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Barely a week after the elections marked a dramatic shift in the battle over life issues, the nation’s bishops’ conference gathered to reinvigorate its own defense of life.
BY Joan Frawley DesmondREGISTER CORRESPONDENT
BALTIMORE — Barely
a week after the elections marked a dramatic shift in the battle over life
issues, the nation’s bishops’ conference gathered to reinvigorate its own
defense of life.
At its semi-annual meeting in
Baltimore Nov. 10-12, the U.S. Conference of Catholic Bishops also staked out a
firm defense of religious freedom.
Not only did the election to the
presidency of a strongly pro-abortion candidate, Sen. Barack Obama, D-Ill.,
animate the bishops’ meeting. The election of Sen. Joseph Biden, D-Del., as the
first Catholic vice president raised expectations that their conference might
adopt a unified national policy regarding the reception of the Eucharist by
pro-abortion Catholic politicians.
Cardinal Sean O’Malley of Boston,
who once participated in civil rights protests demanding full equality for
black Americans, rejoiced that a black American could be elected president. But
he questioned the criteria many Catholics used to assess the candidates.
“We have to get the message out that
there is no new way to be pro-life, as some abortion-rights supporters
suggested during the campaign,” said Cardinal O’Malley.
During the 2008 campaign,
pro-abortion Biden publicly contested Church teaching on abortion.
As the bishops gathered, the
American Life League, Maryland Right to Life, Defend Life and the Catholic
Media Coalition organized a prayer vigil, press conference and a full-page ad
in USA Today designed to apply Canon 915 to
voting. The canon states: “Those … obstinately persevering in grave and
manifest sin are not to be admitted to holy Communion.”
But the bishops’ conference
leadership didn’t vote on Communion-related issues. Instead, the conference
president, Cardinal Francis George of Chicago, announced plans to issue a
letter on the “present political situation” that would restate Catholic
teaching on abortion, advocate the rights of Catholics to engage the political
process, and affirm the bishops’ desire to work with President-elect Obama for
the common good.
Issues related to Canon 915 were not
included in an outline of the letter circulated during the meeting.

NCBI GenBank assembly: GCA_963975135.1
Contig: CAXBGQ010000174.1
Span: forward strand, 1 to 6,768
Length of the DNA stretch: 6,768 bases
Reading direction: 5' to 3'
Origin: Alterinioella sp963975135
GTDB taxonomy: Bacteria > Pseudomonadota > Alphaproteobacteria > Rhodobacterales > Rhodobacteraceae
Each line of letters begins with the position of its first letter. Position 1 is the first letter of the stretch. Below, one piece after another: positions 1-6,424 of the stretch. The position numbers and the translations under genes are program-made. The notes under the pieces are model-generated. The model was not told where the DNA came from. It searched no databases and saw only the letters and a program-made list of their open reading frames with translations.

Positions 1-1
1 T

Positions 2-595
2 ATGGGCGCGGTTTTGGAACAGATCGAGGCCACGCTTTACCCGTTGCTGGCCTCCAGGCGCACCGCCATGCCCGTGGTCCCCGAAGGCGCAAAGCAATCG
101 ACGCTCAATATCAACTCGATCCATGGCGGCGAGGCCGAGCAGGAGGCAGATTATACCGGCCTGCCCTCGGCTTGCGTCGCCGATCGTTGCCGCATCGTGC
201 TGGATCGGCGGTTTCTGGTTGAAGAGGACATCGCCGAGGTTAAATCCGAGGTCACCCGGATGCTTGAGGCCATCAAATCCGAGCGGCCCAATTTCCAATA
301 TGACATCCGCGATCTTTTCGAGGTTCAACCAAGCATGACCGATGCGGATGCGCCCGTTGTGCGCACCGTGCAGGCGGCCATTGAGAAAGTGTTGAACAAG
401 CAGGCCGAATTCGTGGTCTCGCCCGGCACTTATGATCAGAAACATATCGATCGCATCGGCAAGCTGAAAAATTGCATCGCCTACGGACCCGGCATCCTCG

Cardinal O’Malley explained the
bishops’ caution regarding a more aggressive implementation of Canon 915. “I’m
not enthusiastic about asking people to deny Communion to other Catholics,” he
said. “We leave it to individuals to take responsibility for their decision to
receive the Eucharist. Our teaching involves every Catholic, not only
The election of a Democratic
president who has a strong pro-abortion agenda, along with strong Democratic
majorities in the House and Senate, lent special urgency to unscheduled but
critical discussions regarding potential threats to the religious freedom of
both individual Catholics and Church-run institutions. At issue is the Freedom
of Choice Act, proposed legislation that Obama has vowed to sign into law if
passed by Congress. (See related front-page story.)
At the opening of the meeting,
Cardinal George issued a powerful statement that compared the historic election
of an African-American as president of the United States with the previous,
equally historic election of the first Catholic president.
Though Obama was never “asked to
renounce his racial heritage,” Cardinal George noted, “John Kennedy was asked
to promise that his Catholic faith would not influence his perspective and
decisions as president a generation ago.
“Echoes of that debate remain in the
words of those who reject universal moral propositions that have been espoused
by the human race throughout history, with the excuse that they are part of
Catholic moral teaching,” the conference president continued.
contrast to the celebratory mood of bishops’ meetings in the 1980s, when
pastoral letters on nuclear weapons and economic policy drew wide attention
from the media and earned the approbation of anti-nuke groups, the mood at the
November conference appeared subdued, even tentative.
more than 100 bishops issued statements clarifying the moral priority of
Catholic teaching on abortion prior to the election, the outcome caused many to
doubt the impact of their public witness.
Gray, director of Catholic polls at Georgetown University’s Center for Applied
Research in the Apostolate, was quoted in Our Sunday Visitor, pointing out that, in several cases, bishops’ statements did appear to
have an effect.
as Archbishop Joseph Naumann of Kansas City, Kan., pointed out, “The election
didn’t produce many ‘pure’ votes: California passed a referendum upholding
traditional marriage, and many voted for the presidential candidate based on
should be careful about pinning hopes on elections and exaggerating their
meaning,” he said. “But the outcome is a concern for everyone who cares about
low priority many Catholic voters assigned to life issues also frustrated
Archbishop Charles Chaput of Denver, author of the best-selling Render Unto Caesar: Serving the Nation by Living Our
Catholic Beliefs in Public Life
and an outspoken Catholic leader during the election.
archbishop said he would welcome a stronger position articulated by the
bishops, if only because it would make his work easier. “Without a unified
position, those of us who speak out are branded ‘mavericks,’” he noted.
the presidential campaign, Archbishop Chaput publicly requested that Sen.
Biden, while in Denver for the Democratic Party Convention, “refrain from
presenting himself for Communion if he supports a false ‘right’ to abortion.”
not always possible to wait for perfect collaboration,” Archbishop Chaput
concluded. “We have a teaching of the Church. That is more important than
Joan Frawley Desmond filed
from the bishops’ meeting